Schools and education systems are invariably debilitated by conflict. They are left weakened, damaged, and underresourced at precisely the time when communities, governments, and international agencies need them to help rebuild and transform themselves and the societies they serve. This twin mandate of reform and reconstruction offers both significant opportunities and enormous challenges to societies emerging from conflict. Research and experience demonstrates that certain approaches, such as those below, often lead to long-term success.

Post-conflict reconstruction of the education sector faces challenges that are complicated by an added sense of urgency following the debilitating aftereffects of war. Four factors are critical to the success of rebuilding the education sector in postconflict societies:

  • Sound policies and committed leadership at the country level.
  • Adequate operational capacity at all levels, including capacity of communities to participate effectively, with the right incentives.
  • Financial resources to scale up programs that work and ensure these reach the service delivery level.
  • A relentless focus on results.

All this must be achieved in a context where political authority and civil administration are often weakened, compromised, or inexperienced; where civil society is in disarray, deeply divided, and more familiar with the politics of opposition than reconstruction; and where financial resources are constrained and unpredictable.

Yet each of these constraints also contains possibilities. Most notably, new political authorities are more likely to seek education reform to distance themselves from the previous regime, particularly where international aid provides additional incentives.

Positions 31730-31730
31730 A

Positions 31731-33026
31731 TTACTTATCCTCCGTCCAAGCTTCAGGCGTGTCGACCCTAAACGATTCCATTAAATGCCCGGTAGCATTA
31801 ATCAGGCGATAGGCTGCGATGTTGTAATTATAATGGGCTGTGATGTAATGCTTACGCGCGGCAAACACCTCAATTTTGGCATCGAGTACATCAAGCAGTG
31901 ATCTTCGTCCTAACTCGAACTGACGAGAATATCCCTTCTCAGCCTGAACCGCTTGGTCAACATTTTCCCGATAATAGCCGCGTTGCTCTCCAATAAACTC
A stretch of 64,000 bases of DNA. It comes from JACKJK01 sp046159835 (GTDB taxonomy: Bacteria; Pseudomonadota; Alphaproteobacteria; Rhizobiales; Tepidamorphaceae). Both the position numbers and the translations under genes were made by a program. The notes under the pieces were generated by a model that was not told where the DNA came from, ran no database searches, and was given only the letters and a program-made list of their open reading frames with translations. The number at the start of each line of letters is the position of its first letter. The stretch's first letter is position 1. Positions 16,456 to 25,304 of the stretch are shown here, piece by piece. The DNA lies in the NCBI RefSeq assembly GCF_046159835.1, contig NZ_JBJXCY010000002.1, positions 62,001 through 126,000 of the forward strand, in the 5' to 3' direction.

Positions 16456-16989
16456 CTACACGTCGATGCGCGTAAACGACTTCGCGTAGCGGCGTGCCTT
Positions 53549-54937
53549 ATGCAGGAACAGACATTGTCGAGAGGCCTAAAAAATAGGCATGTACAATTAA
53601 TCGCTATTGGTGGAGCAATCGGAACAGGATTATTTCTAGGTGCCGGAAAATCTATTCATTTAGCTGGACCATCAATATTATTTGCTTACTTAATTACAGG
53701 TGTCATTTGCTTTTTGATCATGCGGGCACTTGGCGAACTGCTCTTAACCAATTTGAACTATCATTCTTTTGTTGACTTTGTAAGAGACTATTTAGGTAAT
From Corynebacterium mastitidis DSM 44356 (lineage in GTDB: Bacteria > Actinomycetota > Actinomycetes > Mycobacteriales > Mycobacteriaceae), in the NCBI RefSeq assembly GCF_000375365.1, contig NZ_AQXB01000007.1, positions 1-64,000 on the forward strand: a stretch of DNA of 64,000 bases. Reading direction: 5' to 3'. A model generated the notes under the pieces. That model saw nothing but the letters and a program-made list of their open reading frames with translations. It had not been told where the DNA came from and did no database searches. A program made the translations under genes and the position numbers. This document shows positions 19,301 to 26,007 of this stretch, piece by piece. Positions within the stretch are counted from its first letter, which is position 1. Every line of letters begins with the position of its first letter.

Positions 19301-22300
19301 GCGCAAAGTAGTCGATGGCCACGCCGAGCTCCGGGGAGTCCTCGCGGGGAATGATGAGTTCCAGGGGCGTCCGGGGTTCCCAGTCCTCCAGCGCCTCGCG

Capitalizing on reform efforts

Civil society often focuses on education as a key strategy around which it can coalesce for reform, and the publicity around the end of conflict often attracts an injection of resources that can help to kickstart this reform. However, when the demands on an education system outstrip its capacity to deliver, the question of priorities looms large. In facing challenges on all fronts, where does one begin? Here are the most important starting points:

  • Focus on the basics to get the system functioning so that the return of children and youth to school can be seen as an early “peace dividend” that will help to shore up support for continued security.
  • Acknowledge the importance of symbolism in education and ensure some bold symbolic actions (such as purging textbooks). This signals that, while much about the system remains unchanged, reform has started.
  • Build recognition that reform of education is an incremental, ongoing process that takes decades and must be led from within the country as consensus develops on society’s wider development vision.
  • Focus from the beginning on building capacity for reform, which includes supporting the participation of communities, local authorities, and other stakeholders.